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    @verve not really, I'm still not very good at travelling light. However two former housemates of mine travelled for 6 months in Aus/NZ/South America with just daypacks, and had zero problems. If you just explain you plan on travelling really light and will buy extra items on the road if you need them, no problem. Oh, and a friend of mine rode a scooter from London to Mongolia over 3.5 months, with just 4 t-shirts. He had to travel uber-light or his scooter would barely move. But he was desperate for new clothes once he reached Mongolia :)
    – Mark Mayo
    Feb 11, 2015 at 5:47
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    Whoa, London to Mongolia? That's truly adventurous! I trust your advice cause you have been around according to your blog I visited a long while ago. :-)
    – verve
    Feb 11, 2015 at 6:15
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    Haha, thanks. It was a good trip - he did the scooter, I took public transport (shared taxis, hitchhiking, etc) and we'd meet up in random cities in Estonia, Kyrgyzstan and Siberia along the way :) His photos and link to blog are available here
    – Mark Mayo
    Feb 11, 2015 at 6:20
  • I think travelling from back and forth from known "drug" countries (South America etc.) lightly would probably attract more attention.
    – verve
    Feb 12, 2015 at 2:31

Depending on your nationality, some countries allow you to declare new items of value before you depart the country, so that when you return there is a record that you had it before you left home. Both the US and Canada have a system for doing this and I imagine many other developed nations do as well.

If you have bought anything of higher value such as camera gear, electronics and such, this would be an advisable thing to look into and use.

For things like new clothes or other everyday items, there is not much you can do except explain to customs that you had them beforehand. The chances of a custom officer harassing you over a nicely pressed shirt is pretty slim (unless of course you have a whole suitcase full).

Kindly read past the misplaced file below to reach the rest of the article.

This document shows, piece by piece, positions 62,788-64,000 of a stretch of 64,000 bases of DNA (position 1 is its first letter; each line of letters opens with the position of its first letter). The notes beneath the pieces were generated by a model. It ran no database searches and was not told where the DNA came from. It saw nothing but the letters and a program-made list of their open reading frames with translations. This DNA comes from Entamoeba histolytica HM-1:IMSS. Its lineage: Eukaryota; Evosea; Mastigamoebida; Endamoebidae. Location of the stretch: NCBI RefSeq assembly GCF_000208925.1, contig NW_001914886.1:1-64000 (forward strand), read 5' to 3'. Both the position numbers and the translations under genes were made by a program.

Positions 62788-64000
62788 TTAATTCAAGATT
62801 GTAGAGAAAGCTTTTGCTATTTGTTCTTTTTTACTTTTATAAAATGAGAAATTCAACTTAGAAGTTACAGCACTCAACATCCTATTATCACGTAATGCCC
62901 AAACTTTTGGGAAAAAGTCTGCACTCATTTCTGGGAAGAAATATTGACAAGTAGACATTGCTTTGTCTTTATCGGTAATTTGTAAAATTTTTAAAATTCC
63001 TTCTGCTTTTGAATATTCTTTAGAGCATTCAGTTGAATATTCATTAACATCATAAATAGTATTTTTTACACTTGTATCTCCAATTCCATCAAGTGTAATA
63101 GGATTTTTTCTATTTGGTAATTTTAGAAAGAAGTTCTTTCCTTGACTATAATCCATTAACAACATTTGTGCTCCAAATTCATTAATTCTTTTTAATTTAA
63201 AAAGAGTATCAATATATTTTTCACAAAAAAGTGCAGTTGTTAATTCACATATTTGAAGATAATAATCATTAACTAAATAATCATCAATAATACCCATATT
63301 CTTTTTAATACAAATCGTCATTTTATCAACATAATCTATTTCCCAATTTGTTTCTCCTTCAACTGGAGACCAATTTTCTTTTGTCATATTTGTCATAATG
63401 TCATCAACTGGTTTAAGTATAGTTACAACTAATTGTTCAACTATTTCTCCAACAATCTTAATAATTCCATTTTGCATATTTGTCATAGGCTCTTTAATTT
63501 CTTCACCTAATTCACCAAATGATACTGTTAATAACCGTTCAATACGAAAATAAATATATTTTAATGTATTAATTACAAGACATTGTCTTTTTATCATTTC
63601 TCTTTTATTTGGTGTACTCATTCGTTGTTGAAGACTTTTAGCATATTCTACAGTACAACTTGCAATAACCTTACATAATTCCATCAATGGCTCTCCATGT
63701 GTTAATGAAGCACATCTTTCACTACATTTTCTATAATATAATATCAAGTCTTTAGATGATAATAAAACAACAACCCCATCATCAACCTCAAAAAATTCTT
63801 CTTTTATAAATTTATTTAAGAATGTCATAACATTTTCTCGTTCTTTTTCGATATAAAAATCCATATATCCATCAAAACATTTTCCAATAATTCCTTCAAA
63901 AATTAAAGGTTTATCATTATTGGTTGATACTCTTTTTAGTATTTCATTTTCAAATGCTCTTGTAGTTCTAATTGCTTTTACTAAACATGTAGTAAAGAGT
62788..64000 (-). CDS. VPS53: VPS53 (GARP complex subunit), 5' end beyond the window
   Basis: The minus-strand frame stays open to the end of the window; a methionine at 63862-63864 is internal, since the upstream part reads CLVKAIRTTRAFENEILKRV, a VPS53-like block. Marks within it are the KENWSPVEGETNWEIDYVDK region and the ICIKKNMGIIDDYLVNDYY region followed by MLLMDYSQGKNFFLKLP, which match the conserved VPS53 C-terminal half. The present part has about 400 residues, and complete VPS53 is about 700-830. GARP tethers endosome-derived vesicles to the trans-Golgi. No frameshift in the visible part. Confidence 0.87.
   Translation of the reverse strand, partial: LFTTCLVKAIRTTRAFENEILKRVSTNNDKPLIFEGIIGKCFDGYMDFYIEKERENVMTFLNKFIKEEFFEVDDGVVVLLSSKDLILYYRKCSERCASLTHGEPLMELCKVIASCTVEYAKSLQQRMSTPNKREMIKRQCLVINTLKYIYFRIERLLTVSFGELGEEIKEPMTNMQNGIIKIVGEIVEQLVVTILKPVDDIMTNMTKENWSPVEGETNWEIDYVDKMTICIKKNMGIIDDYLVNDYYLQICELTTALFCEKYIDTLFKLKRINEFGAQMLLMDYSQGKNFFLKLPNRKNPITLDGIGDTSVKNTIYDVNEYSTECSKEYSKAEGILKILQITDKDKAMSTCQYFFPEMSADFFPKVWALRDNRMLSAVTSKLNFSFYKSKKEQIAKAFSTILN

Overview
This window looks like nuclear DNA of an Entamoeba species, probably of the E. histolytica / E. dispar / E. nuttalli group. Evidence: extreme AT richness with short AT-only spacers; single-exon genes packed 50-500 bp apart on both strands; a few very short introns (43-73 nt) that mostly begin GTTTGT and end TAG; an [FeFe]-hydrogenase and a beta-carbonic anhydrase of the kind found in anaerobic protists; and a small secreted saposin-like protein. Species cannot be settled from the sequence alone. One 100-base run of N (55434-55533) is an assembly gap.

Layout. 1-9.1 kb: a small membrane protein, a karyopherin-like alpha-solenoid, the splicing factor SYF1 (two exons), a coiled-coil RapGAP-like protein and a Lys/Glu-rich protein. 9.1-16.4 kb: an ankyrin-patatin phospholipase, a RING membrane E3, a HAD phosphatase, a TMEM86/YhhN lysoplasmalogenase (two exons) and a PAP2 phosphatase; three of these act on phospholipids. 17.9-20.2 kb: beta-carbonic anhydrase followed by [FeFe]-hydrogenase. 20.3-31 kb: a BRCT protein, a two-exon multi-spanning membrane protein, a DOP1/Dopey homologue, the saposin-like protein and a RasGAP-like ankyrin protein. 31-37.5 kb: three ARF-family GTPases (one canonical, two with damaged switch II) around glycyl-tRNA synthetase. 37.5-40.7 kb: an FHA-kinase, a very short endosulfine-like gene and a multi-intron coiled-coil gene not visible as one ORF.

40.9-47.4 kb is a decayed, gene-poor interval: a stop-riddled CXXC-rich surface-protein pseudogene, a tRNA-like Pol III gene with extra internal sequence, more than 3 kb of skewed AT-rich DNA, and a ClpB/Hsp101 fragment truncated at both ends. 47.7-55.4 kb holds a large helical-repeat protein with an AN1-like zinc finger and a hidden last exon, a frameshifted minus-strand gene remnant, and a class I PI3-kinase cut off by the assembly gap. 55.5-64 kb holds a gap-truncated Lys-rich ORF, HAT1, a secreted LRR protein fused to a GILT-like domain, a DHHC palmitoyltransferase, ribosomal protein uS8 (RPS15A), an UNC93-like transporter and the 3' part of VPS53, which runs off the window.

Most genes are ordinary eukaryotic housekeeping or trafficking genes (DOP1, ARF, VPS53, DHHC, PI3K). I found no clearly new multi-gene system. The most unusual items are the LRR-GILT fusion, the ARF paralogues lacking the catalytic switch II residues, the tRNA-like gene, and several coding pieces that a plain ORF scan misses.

Most countries allow you a certain amount of duty free and unless you are bringing in lots of stuff you are actually purchasing overseas, even if they did try to ding you for your new shirts, they should be covered under your duty free allowance.

  • Where would one go to take advantage of the "pre-declare" in Toronto?
    – verve
    Feb 12, 2015 at 2:33
  • Oh, I'm Canadian if that helps!
    – verve
    Feb 12, 2015 at 2:42
  • You would need to go to a CBSA office. Some guests of ours did it at the airport before departure, but I understand you can do it at most CBSA locations. Check the CBSA website for a full list of offices in your area.
    – user13044
    Feb 12, 2015 at 4:00

In some countries (like Brazil) you cannot declare an item as you leave. People started using it to obtain a legal receipt to items they managed to smuggle inside the country. Now the only accepted form to prove an item was your prior to your trip is having the original receipt with the date you bought it. As a side note, in Brazil (I don't know how does that work in other countries) personal items such as clothing, 1 cell-phone, 1 non-professional camera, etc. are not subject to importation duties and do not count for the US$500 limit to free importation of foreign items.

Back to your question, the original receipt you get when you buy the item is probably your best choice to proof something was your before you started your trip. All others can be questioned by a bad-mood immigration officer, I think.

  • It would be a good idea to pay for the goods with credit card, so there is a permanent electronic record of the transaction and you don't depend on a paper slip. Feb 11, 2015 at 12:47